By Amy M. Pellman
California courts administer a complex process dealing with children under the age of 18 who are abandoned, abused, or neglected. The dependency system, as it is known, is complex, and both litigants and the judicial officers who work within it must know its basic rules and procedures.
The object of this article and self-study test is to provide an introduction to the dependency court system. Readers will learn about the petition for dependency, the various grounds that can support court jurisdiction, the scope of the initial detention hearing, the pretrial resolution conference, the trial determining whether the child should be removed from the parents, and the disposition hearing addressing how the child can best be protected in the future.
When it comes to the attention of the county Department of Children and Family Services (DCFS) that a child may be abused, neglected, or abandoned, an emergency response (ER) worker determines whether the child is in immediate danger and needs to be removed from parental custody
The decision of whether to detain is based on the ER's reasonable belief that the child has been abused, neglected, or abandoned, or there is substantial risk of that occurring and therefore falls within the description of Welfare and Institutions Code Section 300(a)-(j), and is in immediate danger. (Section 305.) Before detaining the child, the ER workers must first determine whether providing child welfare services would prevent or eliminate the need for removal. (Section 309.)
If the decision is made to detain a child, a petition alleging the abuse must be filed within 48 hours, and a hearing must be scheduled before the next judicial day. (Welfare and Institutions Code Sections 313, 315.) If the child is not detained, the hearing must be scheduled as soon as possible. (Section 315.) The petition is the legal document by which the court determines whether there is sufficient evidence to find that the child falls within the jurisdiction of the dependency court. (Welfare and Institutions CodeSection 332.) The "counts" are factual allegations against the parent(s), which correspond to the legal paragraphs in Section 300(a)-(j). These sections will be described in more detail below.
The petition is the key document in any dependency case. At the initial hearing, the county files the application for petition, the petition, and the detention report. The detention report states the name of the child or children, if and where they are detained, reasons and recommendations for detention, and statements from the child or children if age appropriate, and the parents concerning the detention.
Welfare and Institutions Code Section 300 is the section upon which the court bases its jurisdiction, and each subdivision describes the types of abuse and neglect a court must find by a preponderance of the evidence to be true.
Welfare and Institutions Code Section 300(a) deals with physical abuse, requiring a showing that the child has suffered, or there is a substantial risk that the child will suffer, serious physical harm inflicted nonaccidentally by the child's parent or guardian. The parent or guardian must inflict the abuse here nonaccidentally, through a volitional act, even if the parent or guardian did not actually intend to harm the child.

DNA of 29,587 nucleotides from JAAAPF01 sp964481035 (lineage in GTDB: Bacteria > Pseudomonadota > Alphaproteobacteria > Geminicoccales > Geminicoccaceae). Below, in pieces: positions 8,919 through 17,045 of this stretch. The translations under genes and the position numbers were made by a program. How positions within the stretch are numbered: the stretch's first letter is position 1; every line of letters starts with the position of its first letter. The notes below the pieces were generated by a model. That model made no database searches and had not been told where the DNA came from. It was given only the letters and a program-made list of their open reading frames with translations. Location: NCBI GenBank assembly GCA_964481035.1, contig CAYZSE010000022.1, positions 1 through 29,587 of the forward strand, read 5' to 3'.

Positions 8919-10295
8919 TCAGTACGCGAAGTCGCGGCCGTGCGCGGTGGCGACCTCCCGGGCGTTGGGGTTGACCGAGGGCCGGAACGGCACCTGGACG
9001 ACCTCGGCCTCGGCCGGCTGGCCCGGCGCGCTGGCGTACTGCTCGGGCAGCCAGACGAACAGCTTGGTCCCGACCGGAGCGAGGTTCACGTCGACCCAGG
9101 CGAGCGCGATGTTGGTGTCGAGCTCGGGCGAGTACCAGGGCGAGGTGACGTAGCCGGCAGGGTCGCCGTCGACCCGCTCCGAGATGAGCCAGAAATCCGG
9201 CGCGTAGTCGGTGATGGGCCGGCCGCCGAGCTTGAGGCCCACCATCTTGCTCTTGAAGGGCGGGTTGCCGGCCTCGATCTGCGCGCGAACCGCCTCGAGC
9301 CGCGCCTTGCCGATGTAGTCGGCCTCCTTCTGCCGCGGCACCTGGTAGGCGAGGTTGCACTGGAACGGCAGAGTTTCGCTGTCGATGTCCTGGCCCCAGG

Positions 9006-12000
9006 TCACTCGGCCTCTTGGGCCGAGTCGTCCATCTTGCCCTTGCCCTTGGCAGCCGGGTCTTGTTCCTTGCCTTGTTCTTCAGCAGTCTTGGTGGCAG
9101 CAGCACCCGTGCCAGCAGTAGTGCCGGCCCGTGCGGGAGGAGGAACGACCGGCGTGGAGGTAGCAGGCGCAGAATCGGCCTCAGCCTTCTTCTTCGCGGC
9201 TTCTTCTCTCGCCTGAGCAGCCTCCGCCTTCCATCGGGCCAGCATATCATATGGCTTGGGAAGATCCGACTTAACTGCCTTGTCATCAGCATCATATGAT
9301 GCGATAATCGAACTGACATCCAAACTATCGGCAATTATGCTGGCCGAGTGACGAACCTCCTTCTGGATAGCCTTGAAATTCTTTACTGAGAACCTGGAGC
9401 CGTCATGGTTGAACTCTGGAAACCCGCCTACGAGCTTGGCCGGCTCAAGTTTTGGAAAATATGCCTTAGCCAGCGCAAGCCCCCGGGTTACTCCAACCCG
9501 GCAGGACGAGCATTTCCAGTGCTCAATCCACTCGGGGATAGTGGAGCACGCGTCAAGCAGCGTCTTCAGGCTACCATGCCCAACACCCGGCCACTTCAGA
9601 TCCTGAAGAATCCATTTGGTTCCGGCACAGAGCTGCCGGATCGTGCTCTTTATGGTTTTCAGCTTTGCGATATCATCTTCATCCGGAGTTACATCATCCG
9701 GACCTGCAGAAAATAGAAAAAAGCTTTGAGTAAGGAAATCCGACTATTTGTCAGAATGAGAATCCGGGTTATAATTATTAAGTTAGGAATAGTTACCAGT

Welfare and Institutions Code Section 300(b) requires that the child has suffered, or there is a substantial risk that the child will suffer, serious physical harm or illness, as a result of the failure of his or her parent or guardian to adequately supervise or protect the child; provide adequate food, shelter, or medical treatment; or provide adequate care due to mental illness, developmental disability, or substance abuse.
Welfare and Institutions Code Section 300(c) concerns serious emotional damage, evidenced by severe anxiety, depression, and aggression to the child or others, or a showing that he or she is at substantial risk of suffering serious emotional damage as a result of the conduct of the parent or guardian.
Welfare and Institutions Code Section 300(d) applies when the child has been sexually abused or there is a substantial risk of being sexually abused by his or her parent, or a member of the household. Sexual abuse is defined in Section 11165.1 of the Penal Code. The section also includes when the parent or guardian has failed to adequately protect the child from sexual abuse when the parent or guardian knew or reasonably should have known that the child was in danger of sexual abuse.
Welfare and Institutions Code Section 300(e) applies when the child is under five years of age and when the child suffered severe physical or sexual abuse. This subdivision is important because if this allegation is found to be true, the court cannot offer family reunification services unless the court finds, based on competent evidence, that reunification services would prevent re-abuse or by not ordering services, it would be detrimental to the child because of the child's close attachment to the parent. (Section 361.5(b)(5).)
Welfare and Institutions Code Section 300(f) requires a showing that the child's parent or guardian has caused the death of another child through abuse or neglect. As under Section 300(e), a perpetrator can be denied family reunification services if this count is sustained. But the court may provide these services if it finds by clear and convincing evidence that offering those services would be in the best interest of the child. (Section 361.5(b)(4), (c).)
Welfare and Institutions Code Section 300(g) concerns abandonment: when the child has been left without any provision for support; the parent has been incarcerated or institutionalized and cannot arrange for the care of the child; the parent or guardian is unable or unwilling to provide support; or the whereabouts of the parent or parents are unknown.
Welfare and Institutions Code Section 300(h) applies when the child has been freed for adoption by either relinquishment or termination of parental rights for 12 months, or an adoption petition has not been granted.